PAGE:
'This is a coup attempt': What Republican and Democratic reps from Illinois said about Capitol attack

  • Police with guns drawn watch as Trump supporters try to break into the House Chamber at the U.S. Capitol on Wednesday in Washington.

    Police with guns drawn watch as Trump supporters try to break into the House Chamber at the U.S. Capitol on Wednesday in Washington. Associated press

  • U.S. Rep. Adam Kinzinger

    U.S. Rep. Adam Kinzinger Associated Press, 2019

  • U.S. Rep. Brad Schneider

      U.S. Rep. Brad Schneider Brian Hill | Staff Photographer, 2019

  • U.S. Rep. Raja Krishnamoorthi

    U.S. Rep. Raja Krishnamoorthi

  • U.S. Sen. Tammy Duckworth

    U.S. Sen. Tammy Duckworth Associated Press, file

 
 
Updated 1/7/2021 3:18 AM

As a violent mob laid siege to and then occupied the U.S. Capitol on Wednesday, members of Illinois' congressional delegation tweeted eyewitness accounts of the historic violence.

"This is a coup attempt," Republican U.S. Rep. Adam Kinzinger of Channahon tweeted early in the incursion.

 

Later, Kinzinger -- sharply critical of President Donald Trump in recent weeks over the president's continued refusal to accept his loss to Joe Biden -- blasted Trump over the violence.

"The current president incited this coup and encouraged it and did little to protect the Capitol and the Constitution," Kinzinger said in a short video released on Twitter. "He is no longer the leader of our party. Our party must reject these treasonous acts."

Democratic U.S. Rep. Sean Casten of Downers Grove called for Trump's impeachment on social media Wednesday night, tweeting that the president "must be held accountable for this treason on our country."

"There is no doubt that the president incited today's violent attack on our democracy," Casten said in an earlier Facebook post. "Today's attempted coup will go down as one of the darkest moments in our nation's history. My staff and I are safe but our democracy is not."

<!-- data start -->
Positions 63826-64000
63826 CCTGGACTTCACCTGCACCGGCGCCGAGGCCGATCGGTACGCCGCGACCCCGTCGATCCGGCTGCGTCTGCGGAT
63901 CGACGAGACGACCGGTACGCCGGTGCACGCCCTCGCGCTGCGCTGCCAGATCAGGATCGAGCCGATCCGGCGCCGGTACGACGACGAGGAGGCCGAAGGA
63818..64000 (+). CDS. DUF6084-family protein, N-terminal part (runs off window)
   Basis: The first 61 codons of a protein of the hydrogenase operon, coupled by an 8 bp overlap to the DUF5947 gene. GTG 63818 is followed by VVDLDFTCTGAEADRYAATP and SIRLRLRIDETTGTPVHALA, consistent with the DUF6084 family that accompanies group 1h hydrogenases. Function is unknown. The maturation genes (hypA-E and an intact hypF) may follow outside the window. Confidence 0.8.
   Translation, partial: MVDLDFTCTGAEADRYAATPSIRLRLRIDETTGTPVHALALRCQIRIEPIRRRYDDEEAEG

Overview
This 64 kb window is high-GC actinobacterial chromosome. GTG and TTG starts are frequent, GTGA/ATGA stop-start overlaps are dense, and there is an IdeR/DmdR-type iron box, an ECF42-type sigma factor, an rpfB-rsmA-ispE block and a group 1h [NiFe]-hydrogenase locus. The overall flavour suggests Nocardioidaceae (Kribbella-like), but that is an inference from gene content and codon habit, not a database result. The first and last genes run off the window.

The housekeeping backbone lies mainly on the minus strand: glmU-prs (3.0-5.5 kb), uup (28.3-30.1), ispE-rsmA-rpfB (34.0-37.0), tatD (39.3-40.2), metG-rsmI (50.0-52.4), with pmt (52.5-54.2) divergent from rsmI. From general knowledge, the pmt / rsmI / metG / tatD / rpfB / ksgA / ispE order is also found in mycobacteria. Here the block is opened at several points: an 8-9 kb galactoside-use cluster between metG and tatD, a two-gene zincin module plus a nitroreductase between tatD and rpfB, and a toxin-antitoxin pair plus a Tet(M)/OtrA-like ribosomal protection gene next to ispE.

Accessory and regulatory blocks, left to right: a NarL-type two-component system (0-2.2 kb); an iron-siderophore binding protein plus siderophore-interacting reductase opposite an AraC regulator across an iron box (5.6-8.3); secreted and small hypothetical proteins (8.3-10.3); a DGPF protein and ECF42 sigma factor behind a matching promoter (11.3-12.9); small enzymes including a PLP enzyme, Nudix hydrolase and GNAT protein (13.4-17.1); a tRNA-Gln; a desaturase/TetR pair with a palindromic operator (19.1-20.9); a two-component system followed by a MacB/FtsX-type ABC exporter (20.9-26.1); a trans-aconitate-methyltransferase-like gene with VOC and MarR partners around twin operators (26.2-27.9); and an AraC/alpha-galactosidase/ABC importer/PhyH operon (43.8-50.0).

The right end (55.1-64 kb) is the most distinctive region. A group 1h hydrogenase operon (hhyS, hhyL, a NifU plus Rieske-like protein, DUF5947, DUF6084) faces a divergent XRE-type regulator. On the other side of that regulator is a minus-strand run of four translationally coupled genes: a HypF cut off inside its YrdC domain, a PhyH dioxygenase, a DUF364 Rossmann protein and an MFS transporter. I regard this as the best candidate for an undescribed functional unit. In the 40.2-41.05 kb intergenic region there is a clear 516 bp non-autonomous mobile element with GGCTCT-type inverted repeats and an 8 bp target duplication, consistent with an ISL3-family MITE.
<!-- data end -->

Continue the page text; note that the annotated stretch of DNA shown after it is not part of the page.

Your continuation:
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U.S. Rep. Lauren Underwood, a Naperville Democrat, expressed a similar sentiment in a statement issued late Wednesday, saying Trump needs to be removed from office immediately.

In an earlier news release, Underwood criticized the attack as "an infuriating, heartbreaking and un-American disgrace."

"These terrorists will not win and democracy will prevail," she said.

Democratic U.S. Sen. Tammy Duckworth tweeted that she never thought she'd need to "defend democracy from (an) attempted violent overthrow in our own nation's Capitol."

"I will not yield to those who seek to harm our democracy," Duckworth, of Hoffman Estates, tweeted.

U.S. Rep. Mike Quigley, a Chicago Democrat, was on the House floor when the assault began and was among those ushered to safety by Capitol Police. He called the attack a "clear act of domestic terrorism."

                                                                                                                                                                                                                       
 

"Make no mistake: President Trump and his enablers are personally responsible for inciting this violence," Quigley tweeted.

Democratic U.S. Rep. Brad Schneider of Deerfield tweeted a condemnation of the insurrectionists.

"These are neither protesters nor patriots. They are rioters and criminals," he tweeted. "And they should be prosecuted as such."

Hours later, Schneider issued a statement urging Vice President Mike Pence to invoke the 25th Amendment to remove Trump from office.